With Amazon’s recent outage, quite a number of internet firms failed. In our view AirBNB, FourSquare and Reddit Didn’t Have to Fail. Spreading your virtual components and services across zones and regions would help, but further across multiple cloud providers not just Amazon Web Services, but Joyent, Rackspace or other third party providers would give you further insurance against a failure in one single provider.

Redundancy also means providing multiple paths through system. From load balancers, to webservers and database servers, object caches and search servers, do you have any single points of failure? Single network path? Single place where some piece of data resides?

5. Remember the big picture

While chaos is swirling, and everyone is screaming, it’s important that everyone keep sight of the big picture. Having a central authority projecting a sense of calm and togetherness doesn’t hurt. It’s also important that multiple departments, agencies, or parts of the organization continue to coordinate towards a common goal. This coordinated effort could be seen clearly during Sandy, while Federal, State and City authorities worked together.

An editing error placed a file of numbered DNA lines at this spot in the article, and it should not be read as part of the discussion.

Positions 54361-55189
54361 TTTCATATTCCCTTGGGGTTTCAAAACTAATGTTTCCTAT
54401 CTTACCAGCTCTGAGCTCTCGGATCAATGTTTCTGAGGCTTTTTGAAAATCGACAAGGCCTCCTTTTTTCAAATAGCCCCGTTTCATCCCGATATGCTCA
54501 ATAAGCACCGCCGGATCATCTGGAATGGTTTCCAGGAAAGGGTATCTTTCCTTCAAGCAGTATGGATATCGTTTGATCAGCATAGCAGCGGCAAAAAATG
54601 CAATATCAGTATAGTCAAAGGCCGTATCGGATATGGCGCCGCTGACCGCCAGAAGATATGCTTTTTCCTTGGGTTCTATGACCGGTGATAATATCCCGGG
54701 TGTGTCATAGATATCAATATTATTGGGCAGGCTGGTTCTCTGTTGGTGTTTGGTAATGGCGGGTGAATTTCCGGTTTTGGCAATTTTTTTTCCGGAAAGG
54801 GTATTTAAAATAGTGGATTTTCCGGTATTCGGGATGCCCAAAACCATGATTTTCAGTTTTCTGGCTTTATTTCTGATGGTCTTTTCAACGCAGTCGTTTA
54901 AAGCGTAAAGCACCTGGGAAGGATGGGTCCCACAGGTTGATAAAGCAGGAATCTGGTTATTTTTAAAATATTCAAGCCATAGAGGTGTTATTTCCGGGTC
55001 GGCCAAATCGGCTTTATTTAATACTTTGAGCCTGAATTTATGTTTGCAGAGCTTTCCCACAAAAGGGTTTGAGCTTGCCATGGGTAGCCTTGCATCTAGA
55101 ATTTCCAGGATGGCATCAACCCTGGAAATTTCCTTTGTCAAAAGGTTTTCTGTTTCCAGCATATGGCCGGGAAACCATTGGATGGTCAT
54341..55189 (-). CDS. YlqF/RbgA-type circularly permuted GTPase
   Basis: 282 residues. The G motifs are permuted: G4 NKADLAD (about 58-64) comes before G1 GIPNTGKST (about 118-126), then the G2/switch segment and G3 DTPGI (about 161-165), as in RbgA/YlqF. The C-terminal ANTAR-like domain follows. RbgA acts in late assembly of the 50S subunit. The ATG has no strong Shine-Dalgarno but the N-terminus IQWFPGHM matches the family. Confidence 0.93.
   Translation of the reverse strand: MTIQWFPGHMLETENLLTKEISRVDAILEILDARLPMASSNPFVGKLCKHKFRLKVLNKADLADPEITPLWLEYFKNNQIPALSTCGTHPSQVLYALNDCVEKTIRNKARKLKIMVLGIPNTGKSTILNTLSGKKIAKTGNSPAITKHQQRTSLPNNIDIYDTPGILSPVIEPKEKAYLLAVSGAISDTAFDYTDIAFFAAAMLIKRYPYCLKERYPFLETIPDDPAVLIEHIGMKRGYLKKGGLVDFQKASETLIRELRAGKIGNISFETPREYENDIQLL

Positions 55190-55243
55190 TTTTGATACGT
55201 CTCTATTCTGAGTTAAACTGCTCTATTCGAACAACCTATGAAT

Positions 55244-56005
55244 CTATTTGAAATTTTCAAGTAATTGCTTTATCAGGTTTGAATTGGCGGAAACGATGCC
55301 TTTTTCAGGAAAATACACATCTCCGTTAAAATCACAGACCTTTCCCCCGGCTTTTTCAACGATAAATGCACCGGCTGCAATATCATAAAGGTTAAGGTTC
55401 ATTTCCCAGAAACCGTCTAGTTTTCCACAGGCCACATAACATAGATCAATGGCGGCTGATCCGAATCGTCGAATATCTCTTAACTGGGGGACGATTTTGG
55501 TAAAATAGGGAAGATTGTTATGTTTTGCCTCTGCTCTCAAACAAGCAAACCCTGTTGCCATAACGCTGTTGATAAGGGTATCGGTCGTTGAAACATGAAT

In the datacenter, it’s easy obsess over details and lose site of the big picture. Technical solutions and decisions need to be aligned with ultimate business needs. This also goes for business units. If a decision is unilaterally made that publish cannot be offline for even five minutes, such a tight constraint might cause errors and lead to larger outages.

Coordinate together, and everyone keep sight of the big picture – keeping the business running.

Speaking of the big picture, here’s Why generalists are better at scaling the web.

Read this far? Grab our newsletter Scalable Startups.

A History lesson for Cloud Detractors